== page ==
Perot group organizing to lobby members of Congress HARFORD COUNTY

READY FOR ACTION

March 21, 1993|By Adriane B. Miller | Adriane B. Miller,Contributing Writer

Congressional representatives have played fast and loose with taxpayers' money for too long, and they aren't going to get away with it anymore, says a group of Harford County voters.

About 400 Harford County residents have paid $15 each to join United We Stand, America, the fledgling national organization headed by ex-presidential candidate Ross Perot.

They want to foster voter education in the county by distributing voting records of members of Congress. They want to focus voter attention on serious economic and social issues affecting the United States. They also hope to develop enough clout to make politicians more accountable.

But before the group can pressure legislators and the Clinton administration it needs to add muscle to its lean frame. Frank Adorney, interim chief of staff for the organization statewide, said building membership is the group's key function now.

"The economic issues are really secondary to the point of getting people involved and interested," he said. The group needs 20,000 members in Maryland before Mr. Perot will give it official status and funding. "The state chapters have to be formed, and only then will we get involved in issues," Mr. Adorney said.

About 30 members and others who met recently to talk about United We Stand, America in Harford County seem eager to get to the issues. They want to force legislators and President Clinton to rein in the national debt, and they want it done now.

David Boyle, coordinator of the Harford County chapter of United We Stand, America, said the nation has no time to lose.

"We've got a potential economic crisis due to the debt, and it may get a whole lot worse faster than people think if we don't get Congress to pay attention to it now," said Mr. Boyle, a Bel Air resident.

"We need to get the people informed on what's happening in Congress, what's going to be voted on," said Kathy Blizzard, an Abingdon resident and member of United We Stand, America. "Half the time the general public doesn't know what's being discussed and how they are spending our money."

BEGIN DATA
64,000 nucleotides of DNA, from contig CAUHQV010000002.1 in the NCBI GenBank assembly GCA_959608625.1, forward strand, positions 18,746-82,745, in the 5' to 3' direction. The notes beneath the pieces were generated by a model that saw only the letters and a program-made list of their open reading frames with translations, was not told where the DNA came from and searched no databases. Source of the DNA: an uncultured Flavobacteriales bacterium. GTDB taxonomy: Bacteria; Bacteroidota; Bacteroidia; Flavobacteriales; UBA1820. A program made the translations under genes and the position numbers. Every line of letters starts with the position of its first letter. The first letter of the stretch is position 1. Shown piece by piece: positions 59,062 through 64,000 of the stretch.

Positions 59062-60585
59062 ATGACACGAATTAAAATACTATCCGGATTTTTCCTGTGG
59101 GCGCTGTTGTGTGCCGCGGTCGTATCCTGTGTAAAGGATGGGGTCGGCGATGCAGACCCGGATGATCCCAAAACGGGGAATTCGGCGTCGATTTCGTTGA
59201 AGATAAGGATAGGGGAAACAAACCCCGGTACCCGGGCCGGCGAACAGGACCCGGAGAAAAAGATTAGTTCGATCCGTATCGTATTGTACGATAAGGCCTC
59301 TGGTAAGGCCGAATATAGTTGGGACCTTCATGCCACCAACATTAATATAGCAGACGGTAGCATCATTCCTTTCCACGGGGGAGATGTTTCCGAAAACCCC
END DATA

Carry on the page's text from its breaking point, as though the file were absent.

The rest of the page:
Barry Weber of Bel Air said, "This is the first time that I feel very uneasy about the future of this country."

"We have to get the message out to people on how are we going to solve the deficit problem," said Mr. Weber.

Mr. Adorney, who pleaded for calm from the group's often bitter members, said United We Stand, America's objective is not to erode support for the president.

"Ross supports Clinton as president, and says we should all support him," Mr. Adorney said. Even so, he expressed skepticism of Mr. Clinton's plan for economic reform.

"In concept, it is a great plan," he said. "If he can pull it off, I'm all for him. But lobbyists are getting to him. And they're buying our reps and putting money in their pockets. This has to stop. The only way we stop it is by going out and getting members. Clinton's going to listen to us, or he's out next time around."

Many of the Harford County members of United We Stand, America said they would throw their support to Mr. Perot if he were to become a presidential candidate in 1996. Many are bitter that he was not elected in 1992. About 21 percent of registered voters in Harford County, 16,361 people, voted for Mr. Perot in November.

"I'm sure there are people who would be anxious for Ross to run again," Mr. Boyle said. Ms. Blizzard said she'd vote for him in an instant.

"I know some people think he's a crackpot, but at least he tells the truth," she said.

Mr. Adorney emphasized that the focus of the organization is not to

make Mr. Perot president. "We are not a party, we don't endorse candidates," Mr. Adorney said. "We are an educational forum to show people how legislators are voting on the issues. Our goal isn't to have Ross in office in '96. He is not seeking election at this point.

"We are seeking to support our government and Mr. Clinton, and put pressure on our elected representatives so we can get out of this economic chaos," Mr. Adorney said. "It is important to build up a national organization where we can have a real impact on Congress."

Mr. Boyle said people who join United We Stand, America eventually will get news of how legislators are voting, key bills before Congress and notice of where and when Mr. Perot is appearing on their behalf. The organization's $15 membership fee is used only to distribute such information, members said.

"The important thing is just to pay attention," Mr. Boyle said. "I'd rather have 1,000 people attend the meetings and never pay their $15, than only 20 people attend who paid."

0$ He said anyone could find his or

her legislators' track records by reading the newspaper, calling and writing to them.

"The problem is filtering out what's real and what's not," Mr. Boyle said. "You have a lot of different sources of information, and everybody has their own opinion."

Ms. Blizzard said she believes it is easier for her to get the information she needs about government if she belongs to a group whose purpose is voter education. And she thinks United We Stand, America will have plenty of clout with someone like Mr. Perot at the helm.

Mr. Weber said only a strong group with lots of vocal members will shake up the Washington bureaucracy.

"Jefferson said we deserve the government we get," he said. "We got it. But our problems have grown so large that now only a movement will be listened to by Washington."

The Harford County chapter of United We Stand, America meets next on Saturday at the Fallston Library, the same day Mr. Perot plans to appear on national television to discuss his plans. For more information, call (410) 893-0960.

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